[Review] SE-0112: Improved NSError Bridging


(Chris Lattner) #1

Hello Swift community,

The review of "SE-0112: Improved NSError Bridging" begins now and runs through July 4. The proposal is available here:

  https://github.com/apple/swift-evolution/blob/master/proposals/0112-nserror-bridging.md

Reviews are an important part of the Swift evolution process. All reviews should be sent to the swift-evolution mailing list at

  https://lists.swift.org/mailman/listinfo/swift-evolution

or, if you would like to keep your feedback private, directly to the review manager.

What goes into a review?

The goal of the review process is to improve the proposal under review through constructive criticism and contribute to the direction of Swift. When writing your review, here are some questions you might want to answer in your review:

  * What is your evaluation of the proposal?
  * Is the problem being addressed significant enough to warrant a change to Swift?
  * Does this proposal fit well with the feel and direction of Swift?
  * If you have used other languages or libraries with a similar feature, how do you feel that this proposal compares to those?
  * How much effort did you put into your review? A glance, a quick reading, or an in-depth study?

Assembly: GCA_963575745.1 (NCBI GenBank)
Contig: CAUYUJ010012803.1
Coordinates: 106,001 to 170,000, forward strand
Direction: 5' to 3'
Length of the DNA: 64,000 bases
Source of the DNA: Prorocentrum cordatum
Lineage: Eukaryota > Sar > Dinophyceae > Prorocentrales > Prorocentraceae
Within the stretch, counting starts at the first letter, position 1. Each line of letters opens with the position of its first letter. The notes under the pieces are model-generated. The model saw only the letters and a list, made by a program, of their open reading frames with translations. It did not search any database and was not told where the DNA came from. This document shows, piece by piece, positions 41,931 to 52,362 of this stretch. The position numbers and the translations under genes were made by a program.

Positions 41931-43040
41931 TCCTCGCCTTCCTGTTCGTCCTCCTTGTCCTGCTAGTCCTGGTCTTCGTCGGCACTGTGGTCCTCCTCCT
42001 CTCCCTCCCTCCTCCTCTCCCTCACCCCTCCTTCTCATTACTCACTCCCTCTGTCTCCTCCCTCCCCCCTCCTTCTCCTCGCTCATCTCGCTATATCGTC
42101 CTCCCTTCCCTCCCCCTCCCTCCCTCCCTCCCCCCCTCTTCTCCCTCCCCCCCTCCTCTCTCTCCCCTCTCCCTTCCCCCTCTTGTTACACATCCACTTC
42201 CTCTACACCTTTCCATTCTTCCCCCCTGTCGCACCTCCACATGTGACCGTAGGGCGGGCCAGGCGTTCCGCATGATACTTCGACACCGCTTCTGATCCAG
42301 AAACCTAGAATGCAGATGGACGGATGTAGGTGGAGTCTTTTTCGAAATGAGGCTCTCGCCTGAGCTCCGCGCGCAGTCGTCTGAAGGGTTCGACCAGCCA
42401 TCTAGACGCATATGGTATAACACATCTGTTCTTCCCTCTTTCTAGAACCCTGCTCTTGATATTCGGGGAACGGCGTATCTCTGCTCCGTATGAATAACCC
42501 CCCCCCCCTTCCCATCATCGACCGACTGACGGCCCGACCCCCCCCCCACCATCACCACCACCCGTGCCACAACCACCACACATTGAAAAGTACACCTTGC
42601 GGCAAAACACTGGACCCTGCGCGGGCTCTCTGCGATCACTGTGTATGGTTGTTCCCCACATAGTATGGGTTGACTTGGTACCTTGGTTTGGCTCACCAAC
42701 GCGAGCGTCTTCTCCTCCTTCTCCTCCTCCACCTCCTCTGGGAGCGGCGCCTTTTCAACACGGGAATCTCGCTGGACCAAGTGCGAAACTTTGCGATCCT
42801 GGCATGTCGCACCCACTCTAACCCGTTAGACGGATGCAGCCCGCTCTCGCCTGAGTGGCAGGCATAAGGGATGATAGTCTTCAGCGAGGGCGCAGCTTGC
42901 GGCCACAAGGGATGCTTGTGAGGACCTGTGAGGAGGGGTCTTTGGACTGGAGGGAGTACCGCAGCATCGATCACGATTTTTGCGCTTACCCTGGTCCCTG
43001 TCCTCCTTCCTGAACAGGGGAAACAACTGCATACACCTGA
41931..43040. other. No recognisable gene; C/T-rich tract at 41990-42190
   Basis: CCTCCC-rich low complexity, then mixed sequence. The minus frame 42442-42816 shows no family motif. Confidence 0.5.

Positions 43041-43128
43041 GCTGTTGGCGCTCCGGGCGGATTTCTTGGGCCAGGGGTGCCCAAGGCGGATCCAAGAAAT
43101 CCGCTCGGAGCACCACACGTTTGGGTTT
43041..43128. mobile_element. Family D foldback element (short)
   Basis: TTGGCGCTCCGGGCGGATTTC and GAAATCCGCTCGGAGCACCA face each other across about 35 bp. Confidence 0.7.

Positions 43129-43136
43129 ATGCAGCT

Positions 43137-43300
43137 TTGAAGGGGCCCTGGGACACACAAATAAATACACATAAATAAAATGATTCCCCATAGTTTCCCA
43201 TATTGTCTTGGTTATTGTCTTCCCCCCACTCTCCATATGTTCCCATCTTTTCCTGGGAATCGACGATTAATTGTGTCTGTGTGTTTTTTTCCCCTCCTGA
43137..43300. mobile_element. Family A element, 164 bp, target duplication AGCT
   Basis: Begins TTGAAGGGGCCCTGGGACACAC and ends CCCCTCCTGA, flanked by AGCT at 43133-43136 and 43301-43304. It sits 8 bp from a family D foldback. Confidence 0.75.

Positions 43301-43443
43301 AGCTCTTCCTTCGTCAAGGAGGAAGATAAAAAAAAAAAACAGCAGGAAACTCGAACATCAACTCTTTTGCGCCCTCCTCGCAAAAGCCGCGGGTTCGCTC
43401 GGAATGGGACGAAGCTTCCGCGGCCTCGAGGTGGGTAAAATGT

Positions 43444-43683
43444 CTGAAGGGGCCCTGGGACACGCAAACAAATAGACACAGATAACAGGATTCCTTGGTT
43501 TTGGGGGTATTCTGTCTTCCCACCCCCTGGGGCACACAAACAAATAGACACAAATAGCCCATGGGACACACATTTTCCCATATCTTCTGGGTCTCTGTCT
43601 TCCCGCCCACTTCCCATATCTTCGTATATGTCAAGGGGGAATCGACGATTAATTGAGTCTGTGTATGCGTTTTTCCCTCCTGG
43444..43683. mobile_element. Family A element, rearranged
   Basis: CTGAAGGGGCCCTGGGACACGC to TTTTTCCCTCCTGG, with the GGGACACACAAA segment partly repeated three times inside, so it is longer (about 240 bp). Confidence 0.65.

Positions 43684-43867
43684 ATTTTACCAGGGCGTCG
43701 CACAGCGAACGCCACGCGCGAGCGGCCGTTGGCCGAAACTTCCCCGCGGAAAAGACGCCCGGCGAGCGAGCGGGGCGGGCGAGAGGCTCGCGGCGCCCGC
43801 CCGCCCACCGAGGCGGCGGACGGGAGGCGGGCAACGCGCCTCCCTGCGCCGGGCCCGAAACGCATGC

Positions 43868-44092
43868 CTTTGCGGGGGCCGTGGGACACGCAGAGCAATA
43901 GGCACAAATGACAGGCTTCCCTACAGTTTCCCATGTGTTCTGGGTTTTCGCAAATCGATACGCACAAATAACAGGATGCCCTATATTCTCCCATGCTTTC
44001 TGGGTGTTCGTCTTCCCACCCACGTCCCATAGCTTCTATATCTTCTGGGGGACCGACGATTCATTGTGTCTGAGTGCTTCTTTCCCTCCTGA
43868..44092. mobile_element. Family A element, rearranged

More information about the Swift evolution process is available at

  https://github.com/apple/swift-evolution/blob/master/process.md

Thank you,

-Chris Lattner
Review Manager


(Scott James Remnant) #2

+1

I continually find the use of `as` for bridging between Objective-C and Swift types to be confusing, since they do not have a true place in the Swift type hierarchy and are not simple casts. The `catch let error as NSError` construct always implies that NSError is a true type that can be thrown, and this confusion gets worse in the places where NSError “leaks” out of APIs and you can’t actually cleanly bridge from an ErrorProtocol anyway.

One comment though:

Why is the errorDescription of LocalizedError an optional? Why would a type conform to this protocol, and then choose not to provide its only extension to ErrorProtocol?

Scott


(Matthew Johnson) #3

  * What is your evaluation of the proposal?

+1. This looks like a very nice improvement.

  * Is the problem being addressed significant enough to warrant a change to Swift?

Yes. It’s important to continue improving the safety and Swiftiness of Apple’s Objective-C APIs.

  * Does this proposal fit well with the feel and direction of Swift?

Very much.

  * If you have used other languages or libraries with a similar feature, how do you feel that this proposal compares to those?

N/A

  * How much effort did you put into your review? A glance, a quick reading, or an in-depth study?

A careful reading.

···

More information about the Swift evolution process is available at

  https://github.com/apple/swift-evolution/blob/master/process.md

Thank you,

-Chris Lattner
Review Manager

_______________________________________________
swift-evolution-announce mailing list
swift-evolution-announce@swift.org
https://lists.swift.org/mailman/listinfo/swift-evolution-announce


(Douglas Gregor) #4

FYI, in-progress implementation is available at:

  https://github.com/apple/swift/tree/nserror-bridging

The only issue I’ve found so far with the proposal is this bit: